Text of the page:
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Ukrainian ambassador to UK defends controversial cluster bombs as Russia is using 'everything short of nuclear'
10 July 2023, 19:21 | Updated: 10 July 2023, 19:33
Ukrainian Ambassador to the UK, Vadym Prystaiko, has tonight defended the potential use of controversial US-made 'cluster bombs', adding Russia are "using everything they have in their munitions short of nuclear".
"Russia is already bombing us with cluster munitions. It’s not something new that’s been invented, they’ve been doing it for all of this year, bringing risk to our civilians," he said.
"They’re using phosphorus bombs - just burning down everything. They’re using everything they have in their munitions short of nuclear - but we’re still there."
Controversial 'cluster bombs' are a weapon designed to scatter submunitions over a expansive area, meaning the bombs pose a risk to civilian life through the indiscriminate 'scattering' of explosives.
The munitions' failure rate has also caused controversy, with unexploded 'bomblets' laying dormant for years before detonating.
Ukrainian Ambassador to UK speaks to Marr about weapons and cluster bombs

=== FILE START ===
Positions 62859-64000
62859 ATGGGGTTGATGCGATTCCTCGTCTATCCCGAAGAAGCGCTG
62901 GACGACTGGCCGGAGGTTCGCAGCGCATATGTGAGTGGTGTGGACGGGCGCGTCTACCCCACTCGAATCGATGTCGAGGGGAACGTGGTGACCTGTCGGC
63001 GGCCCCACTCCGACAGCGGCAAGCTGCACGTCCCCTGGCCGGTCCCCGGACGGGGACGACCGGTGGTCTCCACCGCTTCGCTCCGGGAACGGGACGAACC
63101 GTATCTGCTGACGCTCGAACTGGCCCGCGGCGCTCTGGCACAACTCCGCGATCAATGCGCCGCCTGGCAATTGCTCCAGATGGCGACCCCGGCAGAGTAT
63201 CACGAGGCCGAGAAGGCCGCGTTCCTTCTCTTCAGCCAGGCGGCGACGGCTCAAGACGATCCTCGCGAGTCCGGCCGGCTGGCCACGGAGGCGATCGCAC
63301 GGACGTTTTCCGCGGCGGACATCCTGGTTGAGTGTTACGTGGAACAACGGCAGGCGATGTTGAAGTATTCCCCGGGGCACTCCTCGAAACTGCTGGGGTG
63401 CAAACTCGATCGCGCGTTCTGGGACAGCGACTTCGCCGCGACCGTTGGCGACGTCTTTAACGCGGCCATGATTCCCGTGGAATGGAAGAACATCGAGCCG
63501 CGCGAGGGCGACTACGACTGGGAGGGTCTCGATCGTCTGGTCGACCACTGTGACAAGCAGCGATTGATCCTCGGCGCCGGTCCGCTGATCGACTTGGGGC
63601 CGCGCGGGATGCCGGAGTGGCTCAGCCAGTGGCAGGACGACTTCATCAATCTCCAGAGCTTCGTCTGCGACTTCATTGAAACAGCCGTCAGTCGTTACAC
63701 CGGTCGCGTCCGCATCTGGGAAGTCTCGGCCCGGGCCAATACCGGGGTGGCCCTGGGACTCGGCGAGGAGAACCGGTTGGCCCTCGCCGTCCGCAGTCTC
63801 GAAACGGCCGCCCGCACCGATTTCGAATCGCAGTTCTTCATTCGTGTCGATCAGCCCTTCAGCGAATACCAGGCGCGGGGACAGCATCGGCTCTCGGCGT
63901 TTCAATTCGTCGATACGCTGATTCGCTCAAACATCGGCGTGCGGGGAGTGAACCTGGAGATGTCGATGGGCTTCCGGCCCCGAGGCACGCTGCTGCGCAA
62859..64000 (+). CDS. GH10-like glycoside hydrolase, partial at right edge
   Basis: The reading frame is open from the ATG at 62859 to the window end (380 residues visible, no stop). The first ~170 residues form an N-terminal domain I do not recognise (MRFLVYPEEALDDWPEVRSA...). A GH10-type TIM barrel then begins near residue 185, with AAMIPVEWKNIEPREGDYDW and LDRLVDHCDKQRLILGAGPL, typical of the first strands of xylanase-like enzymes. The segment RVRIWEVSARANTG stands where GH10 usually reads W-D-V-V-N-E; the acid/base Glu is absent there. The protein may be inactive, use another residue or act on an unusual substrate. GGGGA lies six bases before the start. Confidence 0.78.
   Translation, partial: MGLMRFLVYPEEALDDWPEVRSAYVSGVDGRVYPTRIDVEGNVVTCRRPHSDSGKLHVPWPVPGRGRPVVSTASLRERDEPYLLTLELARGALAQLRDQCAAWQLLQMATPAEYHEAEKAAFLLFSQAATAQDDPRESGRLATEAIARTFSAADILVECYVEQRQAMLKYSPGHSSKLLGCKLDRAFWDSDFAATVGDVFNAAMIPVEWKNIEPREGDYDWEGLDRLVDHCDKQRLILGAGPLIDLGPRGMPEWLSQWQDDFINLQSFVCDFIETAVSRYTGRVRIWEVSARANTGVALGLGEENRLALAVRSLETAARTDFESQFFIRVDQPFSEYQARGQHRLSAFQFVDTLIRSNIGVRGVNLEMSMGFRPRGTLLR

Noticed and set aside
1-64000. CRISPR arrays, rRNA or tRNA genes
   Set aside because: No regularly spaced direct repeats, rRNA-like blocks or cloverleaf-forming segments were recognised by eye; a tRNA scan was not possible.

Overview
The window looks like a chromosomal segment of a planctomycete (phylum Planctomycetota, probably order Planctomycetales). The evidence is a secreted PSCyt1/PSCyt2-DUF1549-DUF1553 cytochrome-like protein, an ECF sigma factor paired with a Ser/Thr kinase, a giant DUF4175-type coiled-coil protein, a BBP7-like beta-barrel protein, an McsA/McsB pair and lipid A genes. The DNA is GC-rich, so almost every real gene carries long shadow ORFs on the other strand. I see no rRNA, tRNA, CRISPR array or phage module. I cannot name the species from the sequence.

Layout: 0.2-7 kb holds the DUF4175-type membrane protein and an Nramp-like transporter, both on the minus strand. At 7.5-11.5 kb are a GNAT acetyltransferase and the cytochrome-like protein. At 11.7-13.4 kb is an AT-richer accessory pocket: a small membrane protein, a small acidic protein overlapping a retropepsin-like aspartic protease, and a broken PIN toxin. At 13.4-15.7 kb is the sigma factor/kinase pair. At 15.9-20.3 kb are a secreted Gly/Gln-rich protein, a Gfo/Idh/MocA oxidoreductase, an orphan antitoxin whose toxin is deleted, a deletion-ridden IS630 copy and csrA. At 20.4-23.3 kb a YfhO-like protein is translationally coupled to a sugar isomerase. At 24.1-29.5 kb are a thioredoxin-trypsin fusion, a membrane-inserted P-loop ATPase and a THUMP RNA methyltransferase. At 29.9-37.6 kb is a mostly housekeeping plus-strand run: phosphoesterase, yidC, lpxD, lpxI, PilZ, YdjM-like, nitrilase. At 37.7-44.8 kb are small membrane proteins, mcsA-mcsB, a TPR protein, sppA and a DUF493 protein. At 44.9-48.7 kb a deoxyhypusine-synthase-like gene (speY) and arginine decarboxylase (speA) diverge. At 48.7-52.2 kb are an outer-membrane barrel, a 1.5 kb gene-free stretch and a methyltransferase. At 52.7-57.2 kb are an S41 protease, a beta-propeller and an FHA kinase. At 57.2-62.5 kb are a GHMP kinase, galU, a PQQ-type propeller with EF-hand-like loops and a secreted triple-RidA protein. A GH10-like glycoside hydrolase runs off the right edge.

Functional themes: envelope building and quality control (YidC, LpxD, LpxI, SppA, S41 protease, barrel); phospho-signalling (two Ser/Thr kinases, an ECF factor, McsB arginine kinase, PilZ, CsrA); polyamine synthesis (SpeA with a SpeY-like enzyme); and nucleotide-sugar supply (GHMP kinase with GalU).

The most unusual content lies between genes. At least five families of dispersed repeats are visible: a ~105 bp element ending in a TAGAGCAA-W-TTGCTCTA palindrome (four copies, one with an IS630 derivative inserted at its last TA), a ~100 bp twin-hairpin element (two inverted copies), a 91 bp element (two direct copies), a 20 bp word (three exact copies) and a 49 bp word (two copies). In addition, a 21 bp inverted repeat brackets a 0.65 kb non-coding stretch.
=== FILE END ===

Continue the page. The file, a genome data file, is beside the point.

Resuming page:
Ambassador Prystaiko was quick to point out the risks, noting that Russian-made cluster bombs pose a significantly higher threat to civilians due to their basic engineering.
"Their cluster fails around 20 per cent [of the time]. The American is much more sophisticated - one per cent, two percent of smaller bombs that reach the ground will stay there.
Adding: "That will be [Ukraine's] problem".
His comments follow US President Joe Biden's announcement the US would send the weapons as part of a military aid package worth around $800m (£626m).
A decision criticised by human rights groups, Amnesty International noted that cluster munitions pose "a grave threat to civilian lives, even long after the conflict has ended".
Ambassador Prystaiko continued of Russia's justification for war: "Now, when they’ve seen there is no progress, they’ve had to explain something to their own people why they’ve even started this war.
"They were not happy with NATO encroaching - now they have plus 1,000km. So now, they’re using everything they can - including gas and substances."
He added that the Russian front line is "almost 1,000km - there are plenty of places to try".
Adding the city of Bakhmut "was more or less the only place the Russia had managed to get", the ambassador added the area was previously "a quite a little town - nobody in Ukraine even knew the name of it before.
"Now it became the centre of all of this," adding the potential loss of the territory would be an "enormous" blow to Putins plans.